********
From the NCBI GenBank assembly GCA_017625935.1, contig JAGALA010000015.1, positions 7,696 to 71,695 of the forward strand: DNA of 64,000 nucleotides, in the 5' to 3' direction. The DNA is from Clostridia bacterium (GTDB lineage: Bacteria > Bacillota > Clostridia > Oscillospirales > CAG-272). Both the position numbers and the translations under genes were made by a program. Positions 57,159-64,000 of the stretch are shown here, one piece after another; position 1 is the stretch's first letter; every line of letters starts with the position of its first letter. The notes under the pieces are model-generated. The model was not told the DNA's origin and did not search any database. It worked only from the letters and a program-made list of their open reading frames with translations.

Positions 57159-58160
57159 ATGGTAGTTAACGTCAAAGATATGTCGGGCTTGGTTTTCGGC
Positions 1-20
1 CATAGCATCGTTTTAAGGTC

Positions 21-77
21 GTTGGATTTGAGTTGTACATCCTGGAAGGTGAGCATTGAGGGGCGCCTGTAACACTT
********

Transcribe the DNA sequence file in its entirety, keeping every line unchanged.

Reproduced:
From the NCBI GenBank assembly GCA_017625935.1, contig JAGALA010000015.1, positions 7,696 to 71,695 of the forward strand: DNA of 64,000 nucleotides, in the 5' to 3' direction. The DNA is from Clostridia bacterium (GTDB lineage: Bacteria > Bacillota > Clostridia > Oscillospirales > CAG-272). Both the position numbers and the translations under genes were made by a program. Positions 57,159-64,000 of the stretch are shown here, one piece after another; position 1 is the stretch's first letter; every line of letters starts with the position of its first letter. The notes under the pieces are model-generated. The model was not told the DNA's origin and did not search any database. It worked only from the letters and a program-made list of their open reading frames with translations.

Positions 57159-58160
57159 ATGGTAGTTAACGTCAAAGATATGTCGGGCTTGGTTTTCGGC
Positions 1-20
1 CATAGCATCGTTTTAAGGTC

Positions 21-77
21 GTTGGATTTGAGTTGTACATCCTGGAAGGTGAGCATTGAGGGGCGCCTGTAACACTT